So yes, it is possible to buy houses with no money (or get paid to buy someone's house).
Nice job and way too go!
Great story. Sounds like the market timing was on your side too.
How's the market in Lancaster? I was out there a few months ago and it didn't seem like buy and hold deals were profitable.
Wow ... only in CA!
wow. Very inspiring
This is truly amazing! Way to go Michael!
Thanks for the response from everyone. I put 6 houses under contract using the same model in Frisco, Texas at $150K each with $9K total ($1,500 earnest money per house) and within 3 months they had appreciated a total of $125K (over $20K each). I had some personal issues come up (was going through a divorce) so I wasn't able to close on them, but I got my $9K back. So it's just not in CA.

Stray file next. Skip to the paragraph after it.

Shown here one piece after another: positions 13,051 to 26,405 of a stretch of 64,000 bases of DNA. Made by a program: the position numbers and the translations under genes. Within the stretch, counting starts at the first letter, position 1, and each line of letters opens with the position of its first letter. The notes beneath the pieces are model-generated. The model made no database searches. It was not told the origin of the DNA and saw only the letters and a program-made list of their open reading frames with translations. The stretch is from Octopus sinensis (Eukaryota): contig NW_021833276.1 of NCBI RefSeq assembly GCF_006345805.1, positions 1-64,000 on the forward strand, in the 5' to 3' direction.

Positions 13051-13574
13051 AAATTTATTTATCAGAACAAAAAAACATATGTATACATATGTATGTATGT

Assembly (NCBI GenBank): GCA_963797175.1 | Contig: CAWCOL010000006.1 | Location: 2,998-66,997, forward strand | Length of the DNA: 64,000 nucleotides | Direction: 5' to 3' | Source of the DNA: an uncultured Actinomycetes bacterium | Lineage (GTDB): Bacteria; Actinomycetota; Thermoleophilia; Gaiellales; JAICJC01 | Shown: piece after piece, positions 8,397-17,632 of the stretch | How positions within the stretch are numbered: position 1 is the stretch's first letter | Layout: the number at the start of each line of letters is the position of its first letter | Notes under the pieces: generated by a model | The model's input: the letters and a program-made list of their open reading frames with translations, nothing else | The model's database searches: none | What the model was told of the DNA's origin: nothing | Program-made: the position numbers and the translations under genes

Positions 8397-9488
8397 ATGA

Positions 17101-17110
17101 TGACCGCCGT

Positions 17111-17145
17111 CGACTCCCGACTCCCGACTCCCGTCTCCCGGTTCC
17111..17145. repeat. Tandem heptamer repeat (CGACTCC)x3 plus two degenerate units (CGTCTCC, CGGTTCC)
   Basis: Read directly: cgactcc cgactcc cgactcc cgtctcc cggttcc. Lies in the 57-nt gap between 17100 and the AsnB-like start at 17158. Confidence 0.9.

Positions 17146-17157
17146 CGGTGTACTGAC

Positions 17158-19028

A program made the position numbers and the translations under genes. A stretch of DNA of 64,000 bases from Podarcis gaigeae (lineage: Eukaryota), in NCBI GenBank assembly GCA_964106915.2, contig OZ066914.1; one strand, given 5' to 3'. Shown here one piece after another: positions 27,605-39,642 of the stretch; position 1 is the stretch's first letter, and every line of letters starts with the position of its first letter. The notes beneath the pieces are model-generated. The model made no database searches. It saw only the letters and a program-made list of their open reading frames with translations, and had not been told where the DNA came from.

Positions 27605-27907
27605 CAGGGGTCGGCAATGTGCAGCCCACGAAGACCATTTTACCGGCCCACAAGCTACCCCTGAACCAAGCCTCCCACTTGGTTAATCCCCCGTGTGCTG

You have to do your research, develop your investing model, test it using historical data, and then apply it within the criteria of the model. I spent 6 months researching Texas markets before I settled on the Dallas area. I then connected with a real estate agent through an agent in CA, told her the criteria of the houses I was looking to buy, and she found them within a week. I flew out to Texas, met her, saw the properties, signed the purchase agreements and paid my earnest money.
Once you've made money and lost money, it's easy to make it again. I lost my money because I lost my focus of what's important: God. I put money and material things ahead of God and he took everything away from me to show me what matters and what's most important: my personal relationship with God. So now I have the right mindset and I'm ready to get back to making money, because this time I will know how to treat it and what to do with it. I have a very interesting belief system that is explained on my Facebook page at https://www.facebook.com/believedeclaredo (stands for Believe, Declare, Do).